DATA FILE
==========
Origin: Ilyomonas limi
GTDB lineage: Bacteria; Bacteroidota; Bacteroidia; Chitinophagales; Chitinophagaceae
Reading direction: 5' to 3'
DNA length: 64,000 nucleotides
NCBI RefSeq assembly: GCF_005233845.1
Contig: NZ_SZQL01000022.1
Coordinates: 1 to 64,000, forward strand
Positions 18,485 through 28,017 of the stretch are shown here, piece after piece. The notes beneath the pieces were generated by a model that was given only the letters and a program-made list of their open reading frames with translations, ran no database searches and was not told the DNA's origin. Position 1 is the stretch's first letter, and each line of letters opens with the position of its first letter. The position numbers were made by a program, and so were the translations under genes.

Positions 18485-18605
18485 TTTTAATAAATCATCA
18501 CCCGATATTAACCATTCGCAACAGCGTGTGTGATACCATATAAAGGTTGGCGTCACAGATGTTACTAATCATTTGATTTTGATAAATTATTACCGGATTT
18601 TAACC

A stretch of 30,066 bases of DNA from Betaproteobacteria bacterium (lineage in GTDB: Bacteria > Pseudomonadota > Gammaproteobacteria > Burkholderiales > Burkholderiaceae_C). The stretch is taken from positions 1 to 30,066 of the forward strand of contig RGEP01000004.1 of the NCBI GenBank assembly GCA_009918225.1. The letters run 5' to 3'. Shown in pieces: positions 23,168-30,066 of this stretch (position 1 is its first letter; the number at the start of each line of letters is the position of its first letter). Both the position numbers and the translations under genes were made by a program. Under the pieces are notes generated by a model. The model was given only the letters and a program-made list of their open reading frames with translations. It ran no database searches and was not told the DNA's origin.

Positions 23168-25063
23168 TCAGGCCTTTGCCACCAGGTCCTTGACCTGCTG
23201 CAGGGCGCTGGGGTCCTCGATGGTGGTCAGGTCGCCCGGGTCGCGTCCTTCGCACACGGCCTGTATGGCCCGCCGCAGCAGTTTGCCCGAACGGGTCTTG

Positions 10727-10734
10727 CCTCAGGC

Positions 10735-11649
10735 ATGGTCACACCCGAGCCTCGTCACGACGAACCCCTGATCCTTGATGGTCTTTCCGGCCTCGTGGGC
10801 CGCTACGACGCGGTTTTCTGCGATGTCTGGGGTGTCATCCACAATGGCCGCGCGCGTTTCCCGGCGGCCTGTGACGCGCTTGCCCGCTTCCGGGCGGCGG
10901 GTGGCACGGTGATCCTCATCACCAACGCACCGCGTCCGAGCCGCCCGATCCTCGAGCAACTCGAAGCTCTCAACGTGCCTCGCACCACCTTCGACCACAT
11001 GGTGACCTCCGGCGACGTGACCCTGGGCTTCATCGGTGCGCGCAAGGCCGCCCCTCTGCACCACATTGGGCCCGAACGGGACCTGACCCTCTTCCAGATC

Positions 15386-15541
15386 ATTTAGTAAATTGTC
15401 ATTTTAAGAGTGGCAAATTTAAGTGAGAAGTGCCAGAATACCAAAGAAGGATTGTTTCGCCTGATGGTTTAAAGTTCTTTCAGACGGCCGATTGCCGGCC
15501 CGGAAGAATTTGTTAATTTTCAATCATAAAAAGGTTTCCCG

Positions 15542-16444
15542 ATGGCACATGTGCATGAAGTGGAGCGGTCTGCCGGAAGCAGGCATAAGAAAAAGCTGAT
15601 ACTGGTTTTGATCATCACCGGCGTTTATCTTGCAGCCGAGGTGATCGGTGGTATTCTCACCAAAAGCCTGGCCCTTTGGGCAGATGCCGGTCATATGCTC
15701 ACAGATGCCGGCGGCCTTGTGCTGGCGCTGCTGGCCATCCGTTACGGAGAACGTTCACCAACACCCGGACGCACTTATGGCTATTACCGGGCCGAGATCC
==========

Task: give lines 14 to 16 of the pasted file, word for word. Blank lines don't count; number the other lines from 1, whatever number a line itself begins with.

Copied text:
Positions 23168-25063
23168 TCAGGCCTTTGCCACCAGGTCCTTGACCTGCTG
23201 CAGGGCGCTGGGGTCCTCGATGGTGGTCAGGTCGCCCGGGTCGCGTCCTTCGCACACGGCCTGTATGGCCCGCCGCAGCAGTTTGCCCGAACGGGTCTTG